Invite the right people. Do you really need 6 consultants in that meeting? Do you really need 12 people in your meeting at all? Too many people = indecisiveness or leads to analysis paralysis. Make sure that everyone invited has a fundamental purpose for the meeting.
Run meetings efficiently. There’s nothing worse than sitting through a meeting that has gone off the rails. I’m sure both consultants and clients can relate. I’d advise that every meeting have a designated leader who 1) keeps the meeting on track and 2) watches the time. In addition, the purpose of the meeting should be stated up front to keep the group focused. A pre-published agenda usually helps in this case. Finally, there’s no reason to make a meeting run longer than it needs to. If a meeting is scheduled for 30 minutes and all goals are met in the first 10 minutes, then let everyone go. They probably need to get back to work.
Ensure that the meeting goals are met. It’s usually a good idea to state the meeting goals at the beginning of the meeting, in addition to the meeting purpose. This way people know why they’re there and when the meeting is over. If there are last-minute people adds to the meeting, it’s also great practice to state why each person was asked to be part of the meeting so they know their role regarding the meeting goals.
4. Have a designated decision maker.
When a designated decision maker is agreed upon up front, this person plays a fundamental role in how decisions are made on a project. I’ve seen project hours seemingly wasted that could be attributed to indecision or disagreements on the client’s part. You will need a strong person for this role. This person will be the tie-breaker when there is disagreement and the leader when there is uncertainty. In case there is concern with having a single person making final decisions, know that a strong consulting team will push back if they don’t agree.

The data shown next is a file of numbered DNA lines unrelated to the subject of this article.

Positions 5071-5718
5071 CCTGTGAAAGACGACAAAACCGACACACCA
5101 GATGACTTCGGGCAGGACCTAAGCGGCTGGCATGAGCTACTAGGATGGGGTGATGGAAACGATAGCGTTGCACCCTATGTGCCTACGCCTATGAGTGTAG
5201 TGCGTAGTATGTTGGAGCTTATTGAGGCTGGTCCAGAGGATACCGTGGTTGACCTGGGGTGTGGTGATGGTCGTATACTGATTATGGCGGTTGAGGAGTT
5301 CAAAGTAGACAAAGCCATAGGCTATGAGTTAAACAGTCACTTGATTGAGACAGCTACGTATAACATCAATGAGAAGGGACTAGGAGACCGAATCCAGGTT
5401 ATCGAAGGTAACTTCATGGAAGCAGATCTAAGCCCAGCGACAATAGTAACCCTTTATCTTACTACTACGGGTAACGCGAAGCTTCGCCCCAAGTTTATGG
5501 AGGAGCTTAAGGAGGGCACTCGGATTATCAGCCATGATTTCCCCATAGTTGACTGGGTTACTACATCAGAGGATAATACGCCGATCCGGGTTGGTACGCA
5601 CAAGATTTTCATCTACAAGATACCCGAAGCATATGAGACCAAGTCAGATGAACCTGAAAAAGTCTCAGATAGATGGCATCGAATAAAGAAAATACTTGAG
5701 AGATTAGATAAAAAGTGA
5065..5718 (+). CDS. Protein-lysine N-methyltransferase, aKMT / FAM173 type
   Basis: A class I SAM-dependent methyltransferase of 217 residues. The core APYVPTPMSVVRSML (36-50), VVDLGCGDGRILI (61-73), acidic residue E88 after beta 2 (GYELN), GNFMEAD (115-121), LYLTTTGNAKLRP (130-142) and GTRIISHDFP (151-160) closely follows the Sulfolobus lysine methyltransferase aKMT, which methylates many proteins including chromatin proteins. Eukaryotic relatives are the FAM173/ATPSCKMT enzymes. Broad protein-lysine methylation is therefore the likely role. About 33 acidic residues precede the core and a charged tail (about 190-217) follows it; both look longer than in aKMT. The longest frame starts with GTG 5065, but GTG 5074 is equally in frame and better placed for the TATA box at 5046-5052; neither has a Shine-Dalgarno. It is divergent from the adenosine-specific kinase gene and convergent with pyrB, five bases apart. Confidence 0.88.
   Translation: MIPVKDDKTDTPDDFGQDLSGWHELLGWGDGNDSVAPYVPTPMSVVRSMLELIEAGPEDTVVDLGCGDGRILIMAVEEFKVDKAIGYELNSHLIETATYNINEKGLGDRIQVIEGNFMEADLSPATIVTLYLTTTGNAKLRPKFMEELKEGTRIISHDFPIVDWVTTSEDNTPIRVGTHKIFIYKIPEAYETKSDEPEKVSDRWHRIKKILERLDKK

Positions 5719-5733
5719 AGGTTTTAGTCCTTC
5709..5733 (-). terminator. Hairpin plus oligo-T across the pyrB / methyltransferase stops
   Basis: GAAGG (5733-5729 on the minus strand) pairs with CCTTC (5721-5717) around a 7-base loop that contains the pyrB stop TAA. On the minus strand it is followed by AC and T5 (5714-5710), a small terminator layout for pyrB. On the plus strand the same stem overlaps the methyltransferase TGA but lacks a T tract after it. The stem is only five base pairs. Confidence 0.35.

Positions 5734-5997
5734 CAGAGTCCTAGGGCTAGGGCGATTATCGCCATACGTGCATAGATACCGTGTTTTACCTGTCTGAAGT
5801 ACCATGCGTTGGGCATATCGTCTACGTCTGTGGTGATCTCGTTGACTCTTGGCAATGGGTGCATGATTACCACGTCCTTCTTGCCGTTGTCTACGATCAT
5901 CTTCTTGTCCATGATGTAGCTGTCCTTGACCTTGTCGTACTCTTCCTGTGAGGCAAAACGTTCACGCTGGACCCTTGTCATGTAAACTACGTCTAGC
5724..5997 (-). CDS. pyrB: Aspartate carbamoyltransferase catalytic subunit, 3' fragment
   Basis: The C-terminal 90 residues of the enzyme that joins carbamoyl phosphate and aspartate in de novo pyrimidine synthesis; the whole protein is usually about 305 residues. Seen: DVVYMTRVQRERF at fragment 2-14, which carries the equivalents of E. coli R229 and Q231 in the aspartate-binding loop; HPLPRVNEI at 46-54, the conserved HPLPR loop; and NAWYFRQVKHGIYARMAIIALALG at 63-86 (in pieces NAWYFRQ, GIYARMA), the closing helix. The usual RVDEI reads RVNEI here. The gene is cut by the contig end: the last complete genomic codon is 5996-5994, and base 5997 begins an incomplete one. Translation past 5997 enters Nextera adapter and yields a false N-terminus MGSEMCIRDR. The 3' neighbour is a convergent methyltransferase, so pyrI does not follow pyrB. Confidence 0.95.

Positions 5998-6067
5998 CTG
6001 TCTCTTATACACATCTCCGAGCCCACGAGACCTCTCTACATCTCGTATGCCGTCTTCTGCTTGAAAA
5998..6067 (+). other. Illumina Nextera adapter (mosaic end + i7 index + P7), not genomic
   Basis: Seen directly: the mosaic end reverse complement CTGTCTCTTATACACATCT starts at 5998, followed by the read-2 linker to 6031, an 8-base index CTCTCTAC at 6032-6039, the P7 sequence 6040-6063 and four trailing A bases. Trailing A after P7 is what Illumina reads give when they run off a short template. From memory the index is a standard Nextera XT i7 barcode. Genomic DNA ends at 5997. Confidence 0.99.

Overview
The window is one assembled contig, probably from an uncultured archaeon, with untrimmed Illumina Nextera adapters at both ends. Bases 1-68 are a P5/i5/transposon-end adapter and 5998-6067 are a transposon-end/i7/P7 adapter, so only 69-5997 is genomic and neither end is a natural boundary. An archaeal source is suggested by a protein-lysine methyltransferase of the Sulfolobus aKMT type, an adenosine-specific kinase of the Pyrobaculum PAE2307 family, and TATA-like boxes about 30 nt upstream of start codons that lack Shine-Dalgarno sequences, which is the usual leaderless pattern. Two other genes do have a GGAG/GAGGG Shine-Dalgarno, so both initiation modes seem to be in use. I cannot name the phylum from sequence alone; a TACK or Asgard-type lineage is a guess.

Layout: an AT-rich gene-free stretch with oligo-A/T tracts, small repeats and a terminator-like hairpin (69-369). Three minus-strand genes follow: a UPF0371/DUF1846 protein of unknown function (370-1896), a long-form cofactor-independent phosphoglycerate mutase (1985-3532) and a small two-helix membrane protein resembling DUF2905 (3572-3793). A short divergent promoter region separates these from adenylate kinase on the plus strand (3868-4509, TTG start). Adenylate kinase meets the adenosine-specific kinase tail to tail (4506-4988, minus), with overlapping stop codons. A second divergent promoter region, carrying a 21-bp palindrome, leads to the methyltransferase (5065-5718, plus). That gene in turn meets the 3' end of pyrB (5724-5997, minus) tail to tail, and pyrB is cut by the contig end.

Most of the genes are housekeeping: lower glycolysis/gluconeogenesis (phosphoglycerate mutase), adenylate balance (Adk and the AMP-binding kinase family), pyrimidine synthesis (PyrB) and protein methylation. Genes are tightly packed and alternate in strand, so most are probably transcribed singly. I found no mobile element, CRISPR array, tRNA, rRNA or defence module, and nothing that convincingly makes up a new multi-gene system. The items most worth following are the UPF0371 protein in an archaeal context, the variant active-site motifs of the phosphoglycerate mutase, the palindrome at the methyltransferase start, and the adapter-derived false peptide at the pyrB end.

5. Begin the security access process prior to the consultant arriving onsite.
There might be some protocols that this recommendation violates. But for companies that don’t have a problem starting security access prior to consultants arriving onsite, please consider it. The first week of any project is usually the “dead” week. I’ve found that productivity and efficiency slow down to 25-50% due to lack of access. This lack of access usually includes building access, network access, VPN access, and system access, at a minimum. Paperwork has to be filled out and then the consultants have to wait…and wait…and wait. In addition, in my particular line of work consultants need to be given a list of servers, URL’s, software version numbers, etc. to access client systems. Consultants are going to be most productive when they have access to things. They want to get going as quickly as you want them to – consider making this process as expedient as possible.
6. Make travel logistics easy.
For projects that consultants have to travel for, consider creating a document that centralizes all of their travel logistics. What airports should consultants be flying into? What hotels and rental car companies do you have corporate rates already established with and what are those codes? Are there any unusual travel fees/tolls/fares that consultants should be prepared to pay en route? What is the process for entering the building the first time? What is the address (and suite/floor) of your location? What time do you want them to be onsite? What is the dress code? What is your contact information?
These are all questions that consultants have to figure out. Sometimes the consultant project manager consolidates this information into a single document so that all new project members won’t have to hunt for it. Sometimes the consultants work on this information individually and then end up burning through project budget. Wouldn’t you rather do this yourself and save some money?